Her hands, as rich as cream, reached for the box of birdseed, stored at the bottom of the pantry. She took it outside to feed Banjo, but as soon as she saw the birdcage she gasped. She dropped the box, seed scattering all over the veranda. The cage was empty. Her heartbeat quickened. She looked up at the treetops. The trees swayed from side to side as if they were dancing. Banjo was perched on a branch, close to the clouds, in the eucalyptus tree. The vibrant green-breasted budgerigar tilted his head and looked down at her.

Ricadonna got on her haunches slowly, so she did not startle him, and scooped up a handful of seed off the concrete. She rose to her feet and whistled as she held out her slender arm like a branch, the seed in her cupped hand, in hope the bird would recognise her and fly back. But the bird puffed out its chest, looked at her again and then flew off into the cloudless sky. The uninhabited cage, hanging from the veranda, rattled in the wind.

Ricadonna stood there for a moment, shocked. Banjo, where are you going? Do you know? The telephone rang. She let it finish like a song but it started again. She threw the handful of birdseed on the lawn, wiped the seed shells on her apron, and disappeared inside.

‘Hello,’ she said in a resigned tone; her chirpy ‘telephone’ voice had flown off with the bird.

It was her husband: ‘I’m going to be home late, honey.’

They spoke briefly about how their morning had been and the weather before exchanging goodbyes.

As she hung up the receiver, the computer – set down at the desk in the corner of the living room – pinged not once, but twice. She sat down in the chair, staring at the screen. There was a text message from a woman with the unfamiliar name of Annalise. Her husband had not logged off and the computer was synced to her husband’s smartphone. It read:

Hotel looks gorgeous.’

Then:

‘See you tonight, my darling.’

Suddenly, with the rapidity of a flash of lightning, so many incidents began to make sense: always making phone calls in private; deleting his call history; and the foreign floral fragrance on his shirt a fortnight ago. Ricadonna walked over to the bar, feeling the grit of the seeds, which she had scattered earlier, in her shoes. She poured two fingers of whiskey into a crystal glass, clutching it tightly in her clammy palm. Her father had been a decent man. If he was alive, he would take a gun to her husband’s head. My late husband, she thought. She tested the words: ‘My late husband.’

She tried to think but the heat of the sun coupled with the heat of the moment made a hot murk in her mind. She poured herself two more fingers of whiskey. That would help her think or, at any rate, give her the courage to think. She looked outside at the birdcage and then at the tree where the bird, now flying free, had been perched forty minutes ago. Freedom, she whispered under her breath. Free-dom.

She pulled out her clothes from the wardrobe and scattered them, still on the coat hanger, on the beige bedspread. She didn’t know where she was going. Maybe a hotel, hopefully not the one they were going to, for a couple of nights and then to her mother’s house. Her mother. She would understand. Yes, she would.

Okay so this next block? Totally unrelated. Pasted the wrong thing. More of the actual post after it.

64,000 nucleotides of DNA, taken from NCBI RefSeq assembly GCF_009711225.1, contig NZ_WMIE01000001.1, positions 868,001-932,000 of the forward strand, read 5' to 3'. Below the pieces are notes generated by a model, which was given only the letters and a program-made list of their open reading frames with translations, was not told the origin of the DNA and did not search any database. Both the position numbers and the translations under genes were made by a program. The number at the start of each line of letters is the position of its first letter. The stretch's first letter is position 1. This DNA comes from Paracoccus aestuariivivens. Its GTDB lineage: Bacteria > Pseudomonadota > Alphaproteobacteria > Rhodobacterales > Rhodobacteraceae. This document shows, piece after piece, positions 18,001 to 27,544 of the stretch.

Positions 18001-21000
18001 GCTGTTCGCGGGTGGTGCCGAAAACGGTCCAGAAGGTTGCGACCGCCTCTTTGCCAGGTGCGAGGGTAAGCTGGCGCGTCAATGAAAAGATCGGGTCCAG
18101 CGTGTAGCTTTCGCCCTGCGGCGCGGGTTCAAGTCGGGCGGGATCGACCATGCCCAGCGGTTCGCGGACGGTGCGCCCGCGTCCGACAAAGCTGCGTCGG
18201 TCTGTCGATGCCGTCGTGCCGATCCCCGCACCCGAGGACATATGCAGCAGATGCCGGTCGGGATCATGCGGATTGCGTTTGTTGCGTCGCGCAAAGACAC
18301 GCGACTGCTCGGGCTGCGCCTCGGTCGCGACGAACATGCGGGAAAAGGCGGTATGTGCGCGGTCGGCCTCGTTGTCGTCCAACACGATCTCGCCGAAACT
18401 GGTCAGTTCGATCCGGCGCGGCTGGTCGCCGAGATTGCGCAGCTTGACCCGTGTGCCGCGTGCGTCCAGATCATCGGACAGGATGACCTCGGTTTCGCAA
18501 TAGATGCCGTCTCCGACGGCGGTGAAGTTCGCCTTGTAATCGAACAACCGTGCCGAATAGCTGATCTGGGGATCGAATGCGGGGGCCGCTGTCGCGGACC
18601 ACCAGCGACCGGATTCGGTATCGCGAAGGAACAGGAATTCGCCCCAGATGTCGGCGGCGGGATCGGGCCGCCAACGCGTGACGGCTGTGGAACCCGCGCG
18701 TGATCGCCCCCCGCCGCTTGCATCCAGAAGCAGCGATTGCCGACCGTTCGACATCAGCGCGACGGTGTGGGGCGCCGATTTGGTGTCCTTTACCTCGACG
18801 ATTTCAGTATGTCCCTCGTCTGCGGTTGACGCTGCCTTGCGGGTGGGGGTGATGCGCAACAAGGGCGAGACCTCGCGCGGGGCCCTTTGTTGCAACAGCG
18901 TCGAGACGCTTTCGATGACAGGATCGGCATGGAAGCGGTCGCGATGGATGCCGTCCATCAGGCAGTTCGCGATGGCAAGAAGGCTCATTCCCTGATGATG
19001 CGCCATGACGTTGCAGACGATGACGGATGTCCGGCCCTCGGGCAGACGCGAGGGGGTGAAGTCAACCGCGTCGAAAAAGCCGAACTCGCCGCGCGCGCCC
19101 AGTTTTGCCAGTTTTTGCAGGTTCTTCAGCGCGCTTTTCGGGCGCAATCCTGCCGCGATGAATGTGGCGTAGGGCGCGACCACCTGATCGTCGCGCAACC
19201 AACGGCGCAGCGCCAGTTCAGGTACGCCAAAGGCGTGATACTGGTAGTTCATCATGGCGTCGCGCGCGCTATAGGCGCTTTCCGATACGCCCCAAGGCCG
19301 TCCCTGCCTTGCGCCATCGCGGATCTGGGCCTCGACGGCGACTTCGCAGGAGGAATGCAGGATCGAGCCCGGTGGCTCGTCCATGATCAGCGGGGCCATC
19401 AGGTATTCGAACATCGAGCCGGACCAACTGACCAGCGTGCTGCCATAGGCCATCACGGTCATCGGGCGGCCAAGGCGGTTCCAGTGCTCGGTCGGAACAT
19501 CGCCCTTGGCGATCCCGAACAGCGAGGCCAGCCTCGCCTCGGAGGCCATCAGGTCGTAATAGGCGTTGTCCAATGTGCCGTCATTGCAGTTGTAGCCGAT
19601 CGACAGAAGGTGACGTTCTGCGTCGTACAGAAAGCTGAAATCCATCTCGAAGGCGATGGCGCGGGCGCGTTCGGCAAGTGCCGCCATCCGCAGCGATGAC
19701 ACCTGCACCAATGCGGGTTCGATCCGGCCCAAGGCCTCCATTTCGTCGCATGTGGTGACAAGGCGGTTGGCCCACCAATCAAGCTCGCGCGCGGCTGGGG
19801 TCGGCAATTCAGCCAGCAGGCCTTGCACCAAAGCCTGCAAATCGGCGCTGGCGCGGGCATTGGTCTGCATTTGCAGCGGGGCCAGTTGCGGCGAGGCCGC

On her haunches, she pulled out the old brown suitcase from beneath the bed. It was heavier than she remembered. The last time they had used it was on their anniversary weekend away to Vanuatu. She flicked the latch and opened it. She gasped. There was at least half a million dollars in the case, the wads packed with the efficiency of a well-planned holiday. This changed everything. A lot. She wondered if it was honest money. Probably not. No. Definitely not. People didn’t shove hundreds of thousands of dollars of honesty in an old suitcase beneath a bed. Her husband was a businessman. That breed of man that walks on blurred lines. He had side businesses, hidden in the dark crevices of society, and he conducted most of these businesses from a poker or blackjack table behind the facades of respectable business.

Ricadonna grabbed a holdall and shoved the clothes in it. She untied her apron and flung it on the bed, then heaved the holdall onto her shoulder, picked up the suitcase and walked through the house, looking at everything with the sentimentality that comes with finality, to the dining room.

She set down the luggage on the tiles and tried to pull off her wedding ring, but her fingers had thickened over the last couple of years. She pulled and pulled until the ring flew off and hit the tiles, rolling and then twirling until it lost momentum. She walked over, picked it up and looked at the inscription: R & D. She set it down on the table in the dining room, and scrawled a note, placing it under the ring.

She put the holdall on, picked up the suitcase and opened the front door. The sun’s heat was harsh. She walked to the Flinders Street Railway Station, the suitcase hitting her leg with each step. At the crossing, she wiped her upper lip with her shoulder, then looked left and right before stepping out onto the road. A horn blew. She turned to find a car slamming on the brakes.